“I would like to say it was surprising, but it wasn't,” says Davis. “It's kind of sad to think in terms of all the progress we've made, it still feels like we have a really long way to go.

“The 21-year span, I guess, given that it's a doll, I think that was surprising for me, because it's a doll,” she adds. “The tagline for our film is she's more than a doll, and I feel like that's appropriate. 

“So, it's not surprising it took 21 years. But the surprising part was the fact that it’s a plastic something that I think people don't really place much importance on – but then our film really lays out how important it actually is.” 

Davis speaks to not only Perkins and McBride-Irby, but to other Black women in the documentary who shared their experiences playing with dolls growing up. In doing so, the director helps audiences better understand the relevance of the statement ‘you can’t be what you can’t see’ in this context. What may be just a doll to some is in fact a symbol of representation and identity. One of the women interviewed recalls drawing brown eyes onto her fair-skinned, blonde-haired Barbie doll growing up, in order to try and forge a connection. 

Stacey McBride-Irby, Kitty Black Perkins and Beulah Mae Mitchell in Black Barbie

Stacey McBride-Irby, Kitty Black Perkins and Beulah Mae Mitchell in Black Barbie. Photo: Netflix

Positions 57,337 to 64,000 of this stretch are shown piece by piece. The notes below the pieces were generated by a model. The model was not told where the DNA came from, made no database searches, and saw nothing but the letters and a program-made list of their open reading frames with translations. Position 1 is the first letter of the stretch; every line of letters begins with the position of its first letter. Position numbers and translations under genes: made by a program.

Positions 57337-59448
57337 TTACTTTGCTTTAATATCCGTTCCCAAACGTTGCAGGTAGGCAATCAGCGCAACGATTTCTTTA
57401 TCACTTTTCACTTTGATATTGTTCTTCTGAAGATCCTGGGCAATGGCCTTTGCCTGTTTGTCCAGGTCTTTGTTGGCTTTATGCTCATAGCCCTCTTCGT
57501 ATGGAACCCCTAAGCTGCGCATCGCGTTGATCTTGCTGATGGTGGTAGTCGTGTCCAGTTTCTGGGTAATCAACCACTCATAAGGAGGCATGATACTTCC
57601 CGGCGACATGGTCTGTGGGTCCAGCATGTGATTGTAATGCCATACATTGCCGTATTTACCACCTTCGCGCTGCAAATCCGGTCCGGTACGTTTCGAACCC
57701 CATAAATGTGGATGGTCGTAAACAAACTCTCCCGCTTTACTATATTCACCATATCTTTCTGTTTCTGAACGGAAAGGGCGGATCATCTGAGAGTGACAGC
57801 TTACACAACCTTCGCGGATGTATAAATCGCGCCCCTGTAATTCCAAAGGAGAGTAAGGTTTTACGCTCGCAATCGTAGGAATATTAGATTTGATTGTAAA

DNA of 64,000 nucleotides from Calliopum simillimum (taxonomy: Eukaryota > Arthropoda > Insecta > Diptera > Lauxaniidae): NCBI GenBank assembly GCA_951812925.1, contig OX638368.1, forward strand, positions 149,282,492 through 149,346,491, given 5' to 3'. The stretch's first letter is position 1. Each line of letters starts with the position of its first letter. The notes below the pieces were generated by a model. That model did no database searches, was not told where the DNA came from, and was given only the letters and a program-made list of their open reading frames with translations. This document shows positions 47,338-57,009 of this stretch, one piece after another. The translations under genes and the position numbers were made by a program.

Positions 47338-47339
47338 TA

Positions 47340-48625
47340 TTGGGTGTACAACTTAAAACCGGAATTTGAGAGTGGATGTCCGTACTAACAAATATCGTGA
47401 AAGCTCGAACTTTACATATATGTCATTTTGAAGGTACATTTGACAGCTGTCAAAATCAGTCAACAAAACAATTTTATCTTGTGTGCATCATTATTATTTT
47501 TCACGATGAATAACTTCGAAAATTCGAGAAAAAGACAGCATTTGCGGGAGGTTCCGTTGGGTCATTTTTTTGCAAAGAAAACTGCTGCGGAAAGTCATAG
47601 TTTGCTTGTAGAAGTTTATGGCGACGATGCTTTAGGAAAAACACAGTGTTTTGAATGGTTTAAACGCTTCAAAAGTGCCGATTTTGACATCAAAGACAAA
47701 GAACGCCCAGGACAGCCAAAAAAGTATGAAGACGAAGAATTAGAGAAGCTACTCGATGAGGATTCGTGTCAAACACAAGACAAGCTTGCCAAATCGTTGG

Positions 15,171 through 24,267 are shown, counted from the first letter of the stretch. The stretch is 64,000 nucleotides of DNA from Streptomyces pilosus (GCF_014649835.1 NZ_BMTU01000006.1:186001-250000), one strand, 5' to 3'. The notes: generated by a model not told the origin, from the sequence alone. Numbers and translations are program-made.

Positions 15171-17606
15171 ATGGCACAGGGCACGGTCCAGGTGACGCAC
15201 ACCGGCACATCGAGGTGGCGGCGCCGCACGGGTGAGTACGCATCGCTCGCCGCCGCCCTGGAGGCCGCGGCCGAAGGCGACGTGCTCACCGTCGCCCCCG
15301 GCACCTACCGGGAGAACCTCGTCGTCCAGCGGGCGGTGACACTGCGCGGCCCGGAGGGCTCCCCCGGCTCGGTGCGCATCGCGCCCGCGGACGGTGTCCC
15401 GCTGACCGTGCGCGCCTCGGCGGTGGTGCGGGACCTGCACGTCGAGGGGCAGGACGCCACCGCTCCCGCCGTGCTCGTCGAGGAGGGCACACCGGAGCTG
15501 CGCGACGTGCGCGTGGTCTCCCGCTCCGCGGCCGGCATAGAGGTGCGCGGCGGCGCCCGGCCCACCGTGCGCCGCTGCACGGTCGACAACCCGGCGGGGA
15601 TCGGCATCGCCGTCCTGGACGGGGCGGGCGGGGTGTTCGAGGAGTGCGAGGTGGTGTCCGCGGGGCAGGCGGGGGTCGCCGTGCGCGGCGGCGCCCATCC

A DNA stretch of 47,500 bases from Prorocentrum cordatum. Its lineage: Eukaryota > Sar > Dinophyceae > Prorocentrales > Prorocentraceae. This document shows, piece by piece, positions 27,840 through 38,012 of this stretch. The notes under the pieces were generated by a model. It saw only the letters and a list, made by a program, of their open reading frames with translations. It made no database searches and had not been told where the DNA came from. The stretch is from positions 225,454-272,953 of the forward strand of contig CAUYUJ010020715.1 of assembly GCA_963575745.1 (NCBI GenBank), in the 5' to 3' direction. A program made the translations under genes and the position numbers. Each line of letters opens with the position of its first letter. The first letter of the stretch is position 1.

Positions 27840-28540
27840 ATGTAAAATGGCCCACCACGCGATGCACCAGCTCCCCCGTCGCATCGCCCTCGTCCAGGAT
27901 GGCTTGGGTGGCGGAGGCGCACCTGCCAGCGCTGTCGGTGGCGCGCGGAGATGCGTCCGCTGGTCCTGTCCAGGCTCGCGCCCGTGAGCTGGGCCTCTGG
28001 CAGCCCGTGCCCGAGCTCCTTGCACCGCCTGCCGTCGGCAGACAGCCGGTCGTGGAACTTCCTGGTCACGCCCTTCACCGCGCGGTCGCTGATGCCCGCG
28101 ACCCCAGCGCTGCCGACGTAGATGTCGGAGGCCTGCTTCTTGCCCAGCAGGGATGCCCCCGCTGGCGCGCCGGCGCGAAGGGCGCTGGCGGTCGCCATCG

Davis says she was well aware of just how “vulnerable”, “authentic” and “open” the women being interviewed were. 

“I really wanted to be as intentional as possible with telling their stories and holding a safe space for them to tell their stories,” she reflects. “I also found it inspiring to be able to have these conversations with these women.” 

The vulnerability of these women contributed to her decision to insert parts of herself into the documentary as well. 

“It was at the very last treatment stage and push-back stage, that I had decided to put myself into the film,” she reveals. “If they [the interviewees] trusted me to be vulnerable, then I felt like I had to go on this journey as well. I wanted to be as intentional and vulnerable and open as the people I was sitting down with. That felt like it was the only way it could work.” 

When it comes to what audiences should take away from the documentary, Davis is far from prescriptive.

“I don't want to put any limitation on anyone's imagination,” she says. "So, I don't have a specific takeaway outside of that I hope they enjoy the film, and I thank them for watching.” 

As for where she personally stands with Barbie after going into this project with little prior connection to the doll herself – well, Davis has been converted. 

“​​I love Black Barbie, like she's my homegirl,” she says with a smile. “Inadvertently, I have a collection of Black Barbies. All the dolls you see in the film are now in my possession, so I'm starting a small collection of my own,” she continues, adding she’s also received a few as gifts.

As she now prepares for the rest of the world to learn more about Black Barbie and celebrate the incredible women behind it, Davis is keeping an open mind about her own next big step: “I've yet to personally buy one for myself, so we'll see when that happens.” 

Black Barbie premieres on Netflix on June 19. Watch the trailer below.